Two Killed In Mooney Crash During Air Rally In Canada


Tragedy struck the Ninety-Nines’ Gold Cup Air Rally in Ontario, Canada, last week. Two participants, Susan Begg, 73, of Ottawa, and Asti Livingston, 43, of Niagara on the Lake, Ontario, were killed in the crash of Begg’s Mooney 201. A 41-year member of the Ninety-Nines who served as Governor of the East Canada Section from 2014–2016, Begg was described as “an experienced pilot,” as was Livingston. Online posts show the pair had flown together previously in air races and rallies. Authorities said one of the occupants died instantly, while the second woman was airlifted to a hospital but did not survive.

The air rally was hosted by South River Sundridge Airpark (CPE6), near North Bay, Ontario, Canada. Local authorities said the Mooney was reported missing around 3 p.m. local time Thursday (Sept. 16) and was found crashed about one-third of a mile from the airport.

According to the Air Rally website, the three-day gathering “is a not a race. This all-women’s cross-country challenge is flown in day VFR conditions only. The competitive part is based on challenges such as aviation related questions, ground photos, calculation of fuel consumption, spot landing, and more. There must be a minimum of 2 persons per aircraft, (pilot and co-pilot).”

The rally was initiated in 2000 by two Canadian members of the Ninety-Nines, an international organization dedicated to promoting women in aviation.

The Transportation Safety Board of Canada is investigating the accident.

Mark Phelps
Mark Phelps is a senior editor at AVweb. He is an instrument rated private pilot and former owner of a Grumman American AA1B and a V-tail Bonanza.

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  1. The date on this article is incorrect. The fatal accident occurred on Thursday Sept 16, 2021.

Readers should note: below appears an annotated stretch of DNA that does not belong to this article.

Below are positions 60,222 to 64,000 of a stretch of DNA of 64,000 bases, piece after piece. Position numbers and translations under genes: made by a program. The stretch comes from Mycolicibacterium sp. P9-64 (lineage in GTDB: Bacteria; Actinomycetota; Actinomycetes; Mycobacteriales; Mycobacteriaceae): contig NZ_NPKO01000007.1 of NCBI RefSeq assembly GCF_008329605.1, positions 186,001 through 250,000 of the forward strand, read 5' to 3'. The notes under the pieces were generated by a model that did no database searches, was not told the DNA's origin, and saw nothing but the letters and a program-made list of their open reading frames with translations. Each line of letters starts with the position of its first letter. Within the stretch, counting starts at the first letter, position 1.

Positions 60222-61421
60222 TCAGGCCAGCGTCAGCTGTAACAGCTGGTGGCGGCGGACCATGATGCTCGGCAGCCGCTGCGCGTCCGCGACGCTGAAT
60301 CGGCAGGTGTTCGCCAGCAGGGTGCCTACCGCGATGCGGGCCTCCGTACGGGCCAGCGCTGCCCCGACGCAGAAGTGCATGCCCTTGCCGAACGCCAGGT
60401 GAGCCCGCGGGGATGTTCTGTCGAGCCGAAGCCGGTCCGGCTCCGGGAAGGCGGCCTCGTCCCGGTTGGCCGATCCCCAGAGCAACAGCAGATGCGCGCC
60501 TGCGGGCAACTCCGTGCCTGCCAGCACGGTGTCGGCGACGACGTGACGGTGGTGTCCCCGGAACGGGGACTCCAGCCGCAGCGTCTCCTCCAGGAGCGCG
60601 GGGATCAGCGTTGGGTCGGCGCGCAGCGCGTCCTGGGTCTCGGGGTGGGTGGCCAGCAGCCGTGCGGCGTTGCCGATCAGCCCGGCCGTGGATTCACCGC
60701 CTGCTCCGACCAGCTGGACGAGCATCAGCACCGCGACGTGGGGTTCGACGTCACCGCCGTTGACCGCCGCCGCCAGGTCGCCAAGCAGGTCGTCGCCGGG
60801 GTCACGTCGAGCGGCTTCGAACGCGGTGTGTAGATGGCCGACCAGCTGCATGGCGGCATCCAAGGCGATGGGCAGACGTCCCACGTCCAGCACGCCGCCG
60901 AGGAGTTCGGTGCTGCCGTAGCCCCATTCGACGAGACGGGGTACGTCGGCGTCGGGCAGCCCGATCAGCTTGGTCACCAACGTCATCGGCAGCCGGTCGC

The co-pilot was more commonly known to most of us as Asti Livingston.

  2. I’ve seen Mooneys (Piperpainter’s in particular) at Idaho/OR/WA backcountry airstrips less than 2,000′ they seem to do fine. Pretty capable airplane.

    • I’d agree, if this were her home airport. Speed and judgement has to be spot on. “I” in a Tiger would not enjoy such a short, unfamiliar, strip surrounded by trees. Of course it’s doable, you just need to have your “A” game in.

  3. As a 47 year Mooney owner/operator I agree that the 2600′ runway should not be a problem. It is, however, much more comfortable carrying some power on final yielding a shallow glide path from which an engine failure would cause a landing short of the runway.

  4. Naturally, I don’t know what caused this crash. But the age of the pilot (73) might be a Contributing Factor. (If it wasn’t the Primary Factor, that the pilot simply died from old age (e.g., heart attack) in flight.) Which brings up the question: At what point is it irresponsible to continue to fly, age-wise?

    I’m 65 now. My airplane partner and I decided to sell our Glasair two years ago because, in part, I was becoming too old to fly (and maintain) it. And I knew it. (There will come a time when I won’t know it – when I can’t remember what I don’t remember.) And so we thought it better to sell now than for you to read about us in AvWeb.